LG Electronics has committed to replacing conventional magnesium used in its mobile phones to a more environmentally friendly magnesium alloy dubbed eco-magnesium. To be rolled out by 2012, this would effectively reduce carbon dioxide emissions by 4kg for every handset manufactured.
"Eco-magnesium is one of LG's key strategies in our ongoing effort to transform LG into a leader in more environmentally responsible manufacturing," President and Chief Technology Officer Skott Ahn said in a statement.
LG claims that almost no sulphur hexafluoride, which is used in the casting of magnesium and which LG cites as one of the most potent greenhouse gases, is created during production.
LG, which research company IDC says is the world's third-largest phone maker in terms of unit sales after Nokia and Samsung, has already removed lead, cadmium, nickel, halogen substances, and other EU RoHS materials from its production of mobile phones. Standby power has also been reduced in portable chargers, and a reminder feature lets users know when the handset is fully charged.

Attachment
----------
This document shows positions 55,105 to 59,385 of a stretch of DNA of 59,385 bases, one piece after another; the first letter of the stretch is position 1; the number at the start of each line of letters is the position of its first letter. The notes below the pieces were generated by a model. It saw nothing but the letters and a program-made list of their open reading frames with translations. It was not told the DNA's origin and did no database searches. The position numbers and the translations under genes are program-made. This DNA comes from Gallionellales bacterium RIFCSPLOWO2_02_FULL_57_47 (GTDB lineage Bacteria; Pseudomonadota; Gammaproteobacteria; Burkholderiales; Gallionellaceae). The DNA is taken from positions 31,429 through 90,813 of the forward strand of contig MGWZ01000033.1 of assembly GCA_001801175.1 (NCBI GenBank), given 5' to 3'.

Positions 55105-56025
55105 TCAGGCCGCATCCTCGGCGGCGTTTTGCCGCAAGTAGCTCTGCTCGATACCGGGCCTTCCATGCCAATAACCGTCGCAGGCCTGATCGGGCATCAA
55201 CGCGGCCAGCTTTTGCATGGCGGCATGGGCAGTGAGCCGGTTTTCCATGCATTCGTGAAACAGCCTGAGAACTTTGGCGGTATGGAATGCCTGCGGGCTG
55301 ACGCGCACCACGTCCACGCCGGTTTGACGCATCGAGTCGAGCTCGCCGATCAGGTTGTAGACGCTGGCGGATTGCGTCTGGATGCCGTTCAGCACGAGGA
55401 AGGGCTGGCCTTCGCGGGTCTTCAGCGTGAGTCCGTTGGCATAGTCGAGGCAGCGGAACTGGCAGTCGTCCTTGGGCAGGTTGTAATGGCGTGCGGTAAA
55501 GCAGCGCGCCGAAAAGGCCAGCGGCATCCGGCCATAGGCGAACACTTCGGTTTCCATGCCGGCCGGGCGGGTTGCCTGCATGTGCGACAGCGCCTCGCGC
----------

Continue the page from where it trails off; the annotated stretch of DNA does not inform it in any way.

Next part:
The eco-magnesium alloy was developed by the Korea Institute of Industrial Technology with funding from the Korean government. Korean-based firms HK High-Tech, Keumgang Coen, and Hallacast have signed a memorandum of understanding with LG to produce the eco-magnesium alloy. As part of the agreement, the chaebol will provide these companies with technological support and training in carbon credit trading.
LG shipped 27.5 million handsets globally and had a market share of 6.6 percent in the third quarter of 2010, according to a recent report from information technology research and advisory company Gartner.
(Source: Crave Asia)